In 2003, scientists at the Institute for Genomic Research and what is now the J. Craig Venter Institute in Rockville, Md., published a proprietary sequence covering 75 percent of the genome of a Standard Poodle, Shadow. On the other hand, sequences prepared as part of the Human Genome Project are posted in public data banks in the US, Europe and Japan as soon as possible after they are completed, so researchers can have access to them.
In July 2004, without fanfare, researchers from the Broad Institute at MIT and Harvard and Agencourt Bioscience Corp., of Beverly, Mass., led by Kerstin Lindblad-Toh, deposited in those public data banks their “first draft” sequence of 98 percent of the genetic code for “dog” in general and Tasha, an inbred Boxer from upstate New York, in particular. Their sequence was more complete and considerably more detailed than that of Shadow.
Then came a pause—of the seemingly interminable sort that occurs between the time certain dogs are called while snorfling in the park and the time they decide to respond—that was devoted to revision, analysis and assigning chunks of the sequence to their appropriate chromosome. The dog has 38 pairs of autosomal chromosomes—inheriting one from each parent—and two sex chromosomes. Lindblad-Toh’s team did not sequence the Y (male) chromosome.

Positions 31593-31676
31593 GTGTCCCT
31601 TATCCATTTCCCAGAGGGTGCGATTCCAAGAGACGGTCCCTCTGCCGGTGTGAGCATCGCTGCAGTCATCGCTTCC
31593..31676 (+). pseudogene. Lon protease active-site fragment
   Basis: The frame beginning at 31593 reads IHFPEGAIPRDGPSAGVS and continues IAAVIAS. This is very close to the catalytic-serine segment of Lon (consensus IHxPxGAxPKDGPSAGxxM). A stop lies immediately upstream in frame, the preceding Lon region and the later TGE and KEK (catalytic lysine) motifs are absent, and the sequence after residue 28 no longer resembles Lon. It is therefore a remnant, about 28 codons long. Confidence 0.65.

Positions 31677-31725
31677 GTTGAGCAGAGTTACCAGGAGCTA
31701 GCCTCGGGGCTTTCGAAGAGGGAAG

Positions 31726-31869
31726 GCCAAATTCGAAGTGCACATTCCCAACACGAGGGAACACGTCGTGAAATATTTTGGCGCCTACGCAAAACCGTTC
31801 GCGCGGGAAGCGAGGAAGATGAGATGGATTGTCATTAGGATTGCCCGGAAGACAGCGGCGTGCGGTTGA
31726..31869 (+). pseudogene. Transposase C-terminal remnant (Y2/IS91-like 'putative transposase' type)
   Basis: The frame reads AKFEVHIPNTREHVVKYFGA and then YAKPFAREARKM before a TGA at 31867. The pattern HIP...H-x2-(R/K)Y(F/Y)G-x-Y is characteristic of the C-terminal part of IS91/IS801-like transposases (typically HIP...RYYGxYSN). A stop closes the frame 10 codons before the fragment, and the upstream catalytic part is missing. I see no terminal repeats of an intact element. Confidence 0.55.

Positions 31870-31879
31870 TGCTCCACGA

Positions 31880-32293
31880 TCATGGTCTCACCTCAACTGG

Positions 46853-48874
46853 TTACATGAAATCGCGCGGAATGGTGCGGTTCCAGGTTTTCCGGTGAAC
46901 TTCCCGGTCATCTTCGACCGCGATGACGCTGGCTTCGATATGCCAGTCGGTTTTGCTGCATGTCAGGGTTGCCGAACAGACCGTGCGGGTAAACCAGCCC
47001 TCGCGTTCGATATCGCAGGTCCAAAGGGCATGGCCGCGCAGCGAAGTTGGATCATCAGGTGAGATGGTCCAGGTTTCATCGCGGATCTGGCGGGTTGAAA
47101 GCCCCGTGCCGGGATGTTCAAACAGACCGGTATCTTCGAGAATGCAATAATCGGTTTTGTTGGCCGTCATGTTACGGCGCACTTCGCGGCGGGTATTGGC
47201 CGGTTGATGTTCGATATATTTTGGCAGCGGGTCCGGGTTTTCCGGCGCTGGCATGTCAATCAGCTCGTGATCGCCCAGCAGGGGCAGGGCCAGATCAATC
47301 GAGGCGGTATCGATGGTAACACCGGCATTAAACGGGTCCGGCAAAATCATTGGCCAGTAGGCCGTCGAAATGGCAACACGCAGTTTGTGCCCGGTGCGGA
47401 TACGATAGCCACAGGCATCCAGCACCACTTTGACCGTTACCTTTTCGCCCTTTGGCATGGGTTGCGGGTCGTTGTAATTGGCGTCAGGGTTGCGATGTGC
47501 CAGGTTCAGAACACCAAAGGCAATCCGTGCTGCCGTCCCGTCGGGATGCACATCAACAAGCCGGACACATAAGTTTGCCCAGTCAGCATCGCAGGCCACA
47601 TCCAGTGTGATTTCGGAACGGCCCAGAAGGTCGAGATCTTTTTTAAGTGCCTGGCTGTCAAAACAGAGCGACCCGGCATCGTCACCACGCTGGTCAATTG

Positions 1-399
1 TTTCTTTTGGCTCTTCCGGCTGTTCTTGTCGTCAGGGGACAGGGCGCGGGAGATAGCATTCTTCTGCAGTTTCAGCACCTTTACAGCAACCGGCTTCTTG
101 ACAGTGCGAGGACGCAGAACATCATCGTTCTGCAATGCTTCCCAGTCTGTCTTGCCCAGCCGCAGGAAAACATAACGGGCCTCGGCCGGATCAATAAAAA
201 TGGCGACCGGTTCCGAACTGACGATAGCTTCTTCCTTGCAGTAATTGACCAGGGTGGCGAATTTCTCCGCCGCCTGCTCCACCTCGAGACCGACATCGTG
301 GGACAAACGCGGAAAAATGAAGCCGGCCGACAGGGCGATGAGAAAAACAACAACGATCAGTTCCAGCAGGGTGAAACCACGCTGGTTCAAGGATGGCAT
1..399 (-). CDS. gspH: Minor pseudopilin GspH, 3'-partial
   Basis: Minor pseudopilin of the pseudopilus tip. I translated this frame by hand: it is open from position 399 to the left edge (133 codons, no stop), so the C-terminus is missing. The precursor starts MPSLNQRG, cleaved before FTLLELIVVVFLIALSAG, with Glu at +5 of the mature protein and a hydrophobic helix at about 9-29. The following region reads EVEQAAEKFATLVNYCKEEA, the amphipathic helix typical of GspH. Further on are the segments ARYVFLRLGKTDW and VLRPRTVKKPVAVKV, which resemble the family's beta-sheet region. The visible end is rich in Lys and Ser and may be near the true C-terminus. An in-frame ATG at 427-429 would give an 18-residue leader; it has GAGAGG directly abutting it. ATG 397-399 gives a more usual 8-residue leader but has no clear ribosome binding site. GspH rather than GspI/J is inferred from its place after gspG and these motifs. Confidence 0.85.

Finally, at a press conference in Boston on December 7, 2005; in a lengthy article in the prestigious journal Nature on December 8; and in supplemental articles in the December issue of Genome Research, Lindblad-Toh and her team, along with Ostrander and dog genome scientists, officially unveiled the by then 99 percent complete sequence of Tasha and a SNP (pronounced “snip”) map showing 2.5 million “single nucleotide polymorphisms,” or mutations, in the genomes of Tasha, nine other purebred dogs, four wolves and a coyote. This map is useful for finding genes and examining interrelations between groups and individuals. The Nature article also contained an analysis by Lindblad-Toh’s research team of the dog genome’s structure and a new look at the dog’s family tree, origins and transformation by humans. (Full disclosure: Bark deadlines being what they are, I did not attend the press conference, which was designed to receive maximum coverage in the daily media.)